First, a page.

There are numerous blogs and articles all over the web that will tell you how to move or migrate WordPress sites.
Here’s a link that I found quite useful, it explains the migration process (we won’t go into full details of a migration):
I have to do it regularly developing a site in one location then migrating it to it’s final resting place so not to cause any interruptions during the build process.
But what happens when you can’t get direct access to the databases? I found that with one client. They used Webcentral for hosting and insisted that they be used for hosting their new WordPress site despite them running IIS which cause issues with permalinks and 404 redirects, the final nail in the coffin was the problems it caused for an event booking system. Finally I was given the go ahead to move the site to a more suitable hosting company. The problem was Webcentral weren’t helpful at all when I asked for a database dump and there was no control panel do access the database. So I went hunting for some tools that would allow me to export the database and stumbled across a plugin called WP Migrate DB.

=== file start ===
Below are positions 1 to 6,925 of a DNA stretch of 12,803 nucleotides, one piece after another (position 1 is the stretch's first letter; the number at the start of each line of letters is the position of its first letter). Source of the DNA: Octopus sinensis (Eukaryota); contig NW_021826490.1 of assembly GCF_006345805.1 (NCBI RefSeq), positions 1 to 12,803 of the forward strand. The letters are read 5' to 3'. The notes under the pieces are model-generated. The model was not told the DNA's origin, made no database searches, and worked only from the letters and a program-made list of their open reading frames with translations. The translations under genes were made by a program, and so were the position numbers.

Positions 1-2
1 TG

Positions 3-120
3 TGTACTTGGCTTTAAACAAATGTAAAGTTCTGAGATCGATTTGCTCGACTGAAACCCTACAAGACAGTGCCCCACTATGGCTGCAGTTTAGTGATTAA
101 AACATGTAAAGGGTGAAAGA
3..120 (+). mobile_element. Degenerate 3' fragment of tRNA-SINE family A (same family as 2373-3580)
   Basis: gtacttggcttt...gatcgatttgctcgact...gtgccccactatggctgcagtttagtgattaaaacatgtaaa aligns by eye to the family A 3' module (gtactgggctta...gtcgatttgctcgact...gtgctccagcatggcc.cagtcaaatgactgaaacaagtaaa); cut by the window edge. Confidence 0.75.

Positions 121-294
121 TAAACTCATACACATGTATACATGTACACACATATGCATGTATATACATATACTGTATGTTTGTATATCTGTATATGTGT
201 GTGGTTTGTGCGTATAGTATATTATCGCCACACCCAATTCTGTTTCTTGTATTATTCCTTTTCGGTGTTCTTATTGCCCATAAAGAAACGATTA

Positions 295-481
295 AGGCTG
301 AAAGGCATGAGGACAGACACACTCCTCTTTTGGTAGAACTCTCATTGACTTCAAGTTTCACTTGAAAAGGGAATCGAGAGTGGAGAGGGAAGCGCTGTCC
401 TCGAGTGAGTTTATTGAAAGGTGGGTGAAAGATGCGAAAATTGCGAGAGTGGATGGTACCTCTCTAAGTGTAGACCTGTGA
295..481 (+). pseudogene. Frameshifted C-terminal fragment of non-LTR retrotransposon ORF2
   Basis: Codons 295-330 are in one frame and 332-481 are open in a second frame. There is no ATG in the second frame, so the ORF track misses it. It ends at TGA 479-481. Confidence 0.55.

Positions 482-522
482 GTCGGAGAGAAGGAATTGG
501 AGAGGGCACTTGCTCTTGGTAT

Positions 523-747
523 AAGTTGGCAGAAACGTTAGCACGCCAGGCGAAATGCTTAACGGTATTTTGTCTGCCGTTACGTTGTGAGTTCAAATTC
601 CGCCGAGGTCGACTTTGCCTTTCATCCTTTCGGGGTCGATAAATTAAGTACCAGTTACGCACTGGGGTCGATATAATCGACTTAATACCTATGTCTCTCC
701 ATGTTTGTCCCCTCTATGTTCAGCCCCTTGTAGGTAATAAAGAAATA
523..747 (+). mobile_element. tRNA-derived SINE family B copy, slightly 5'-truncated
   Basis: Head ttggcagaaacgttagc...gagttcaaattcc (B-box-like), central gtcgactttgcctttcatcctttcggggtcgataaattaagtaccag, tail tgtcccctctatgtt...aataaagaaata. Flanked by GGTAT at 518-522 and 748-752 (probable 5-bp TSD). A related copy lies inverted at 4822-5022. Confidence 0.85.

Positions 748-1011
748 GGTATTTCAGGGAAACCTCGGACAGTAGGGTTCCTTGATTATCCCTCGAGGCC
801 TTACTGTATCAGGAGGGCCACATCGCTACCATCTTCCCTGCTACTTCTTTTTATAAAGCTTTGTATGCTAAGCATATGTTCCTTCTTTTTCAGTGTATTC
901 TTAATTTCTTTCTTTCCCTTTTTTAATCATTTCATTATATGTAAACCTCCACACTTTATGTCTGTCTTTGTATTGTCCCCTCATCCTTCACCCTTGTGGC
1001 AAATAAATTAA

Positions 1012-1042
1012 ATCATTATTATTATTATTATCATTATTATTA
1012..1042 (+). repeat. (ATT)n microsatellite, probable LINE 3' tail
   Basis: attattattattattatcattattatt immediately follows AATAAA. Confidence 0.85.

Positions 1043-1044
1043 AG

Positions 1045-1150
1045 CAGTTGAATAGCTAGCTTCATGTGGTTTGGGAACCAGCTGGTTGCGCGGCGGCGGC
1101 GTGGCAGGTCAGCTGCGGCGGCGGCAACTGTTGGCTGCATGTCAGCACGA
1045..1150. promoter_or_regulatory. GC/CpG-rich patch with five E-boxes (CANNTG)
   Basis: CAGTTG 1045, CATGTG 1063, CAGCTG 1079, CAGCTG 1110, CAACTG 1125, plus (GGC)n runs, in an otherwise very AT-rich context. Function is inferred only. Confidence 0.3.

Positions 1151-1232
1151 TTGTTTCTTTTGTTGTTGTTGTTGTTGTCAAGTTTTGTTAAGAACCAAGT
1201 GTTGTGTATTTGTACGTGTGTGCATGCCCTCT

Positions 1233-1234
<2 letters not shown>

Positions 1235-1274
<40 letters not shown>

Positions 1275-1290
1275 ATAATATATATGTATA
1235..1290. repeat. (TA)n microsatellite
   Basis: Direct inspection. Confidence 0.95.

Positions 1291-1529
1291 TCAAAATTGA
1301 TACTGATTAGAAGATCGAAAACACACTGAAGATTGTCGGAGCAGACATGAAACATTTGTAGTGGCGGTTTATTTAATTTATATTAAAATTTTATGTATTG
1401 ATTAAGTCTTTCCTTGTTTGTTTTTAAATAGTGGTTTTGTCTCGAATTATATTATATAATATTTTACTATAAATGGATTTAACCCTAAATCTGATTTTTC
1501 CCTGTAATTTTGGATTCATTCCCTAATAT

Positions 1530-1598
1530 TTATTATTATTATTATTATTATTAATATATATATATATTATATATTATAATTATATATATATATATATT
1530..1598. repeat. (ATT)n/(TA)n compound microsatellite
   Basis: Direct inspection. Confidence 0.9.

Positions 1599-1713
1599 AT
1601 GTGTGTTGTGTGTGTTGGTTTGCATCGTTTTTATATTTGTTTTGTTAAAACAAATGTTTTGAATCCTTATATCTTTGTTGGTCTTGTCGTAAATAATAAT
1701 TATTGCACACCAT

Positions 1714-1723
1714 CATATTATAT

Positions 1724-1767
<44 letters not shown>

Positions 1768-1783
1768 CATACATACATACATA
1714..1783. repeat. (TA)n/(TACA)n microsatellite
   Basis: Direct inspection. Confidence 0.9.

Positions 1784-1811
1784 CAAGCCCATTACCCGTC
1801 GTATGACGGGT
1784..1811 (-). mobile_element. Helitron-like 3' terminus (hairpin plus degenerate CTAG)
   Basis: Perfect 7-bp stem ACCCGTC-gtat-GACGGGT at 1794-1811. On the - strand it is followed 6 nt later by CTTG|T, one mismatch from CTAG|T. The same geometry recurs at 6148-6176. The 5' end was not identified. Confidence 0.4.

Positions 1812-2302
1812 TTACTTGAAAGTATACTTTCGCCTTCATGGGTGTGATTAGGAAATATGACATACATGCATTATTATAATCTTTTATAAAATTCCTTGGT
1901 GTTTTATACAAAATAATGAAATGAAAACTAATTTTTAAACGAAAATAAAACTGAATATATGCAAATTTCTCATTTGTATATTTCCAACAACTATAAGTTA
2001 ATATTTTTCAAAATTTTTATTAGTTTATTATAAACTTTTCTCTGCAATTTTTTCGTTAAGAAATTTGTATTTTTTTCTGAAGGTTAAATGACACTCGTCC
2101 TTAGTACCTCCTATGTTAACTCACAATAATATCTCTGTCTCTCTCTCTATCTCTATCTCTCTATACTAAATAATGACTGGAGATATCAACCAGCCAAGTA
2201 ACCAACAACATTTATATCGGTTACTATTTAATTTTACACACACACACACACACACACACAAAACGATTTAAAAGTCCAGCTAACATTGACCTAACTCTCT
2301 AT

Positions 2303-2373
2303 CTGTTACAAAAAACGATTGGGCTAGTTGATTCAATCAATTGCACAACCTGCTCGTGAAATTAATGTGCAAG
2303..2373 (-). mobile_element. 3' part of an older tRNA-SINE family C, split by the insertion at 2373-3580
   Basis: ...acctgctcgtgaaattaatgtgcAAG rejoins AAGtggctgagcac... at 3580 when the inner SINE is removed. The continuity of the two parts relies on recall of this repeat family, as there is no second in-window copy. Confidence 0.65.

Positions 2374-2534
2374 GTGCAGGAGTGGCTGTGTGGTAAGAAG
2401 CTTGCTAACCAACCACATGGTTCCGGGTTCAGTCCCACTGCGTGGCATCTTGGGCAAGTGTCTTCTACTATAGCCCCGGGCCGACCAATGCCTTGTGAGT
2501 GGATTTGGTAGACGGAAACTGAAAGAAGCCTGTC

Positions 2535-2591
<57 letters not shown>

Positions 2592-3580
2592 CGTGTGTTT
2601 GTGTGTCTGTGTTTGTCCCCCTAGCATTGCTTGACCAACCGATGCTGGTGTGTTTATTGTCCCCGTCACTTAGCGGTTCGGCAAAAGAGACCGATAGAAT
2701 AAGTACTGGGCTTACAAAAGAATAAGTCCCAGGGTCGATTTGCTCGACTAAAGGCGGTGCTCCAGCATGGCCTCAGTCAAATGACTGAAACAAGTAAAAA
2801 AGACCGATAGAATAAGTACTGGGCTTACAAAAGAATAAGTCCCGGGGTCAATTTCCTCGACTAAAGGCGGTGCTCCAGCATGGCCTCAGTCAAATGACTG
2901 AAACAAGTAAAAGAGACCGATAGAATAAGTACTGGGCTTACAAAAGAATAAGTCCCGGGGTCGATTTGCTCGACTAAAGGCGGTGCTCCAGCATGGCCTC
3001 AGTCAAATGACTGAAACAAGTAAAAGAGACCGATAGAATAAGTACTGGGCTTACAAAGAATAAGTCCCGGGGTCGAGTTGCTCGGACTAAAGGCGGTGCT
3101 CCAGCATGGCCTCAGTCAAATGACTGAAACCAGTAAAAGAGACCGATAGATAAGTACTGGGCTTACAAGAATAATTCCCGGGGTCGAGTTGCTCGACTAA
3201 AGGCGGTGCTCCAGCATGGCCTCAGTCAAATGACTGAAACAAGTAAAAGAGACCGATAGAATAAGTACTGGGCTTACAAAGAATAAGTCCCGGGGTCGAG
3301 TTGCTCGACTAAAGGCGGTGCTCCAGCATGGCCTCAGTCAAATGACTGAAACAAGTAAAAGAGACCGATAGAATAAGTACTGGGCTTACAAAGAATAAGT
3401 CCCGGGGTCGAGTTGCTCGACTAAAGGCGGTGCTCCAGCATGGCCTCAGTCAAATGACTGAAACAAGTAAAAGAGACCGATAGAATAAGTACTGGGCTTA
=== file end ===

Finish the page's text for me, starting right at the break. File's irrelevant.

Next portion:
“WP Migrate DB exports your database as a MySQL data dump (much like phpMyAdmin), does a find and replace on URLs and file paths, then allows you to save it to your computer. It is perfect for developers who develop locally and need to move their WordPress site to a staging or production server.” – http://wordpress.org/extend/plugins/wp-migrate-db/
Since using it the one time it’s my preferred method for migrating a WordPress database, mostly because it’s extremely simple and very quick, which is not only great for me but for the client as well.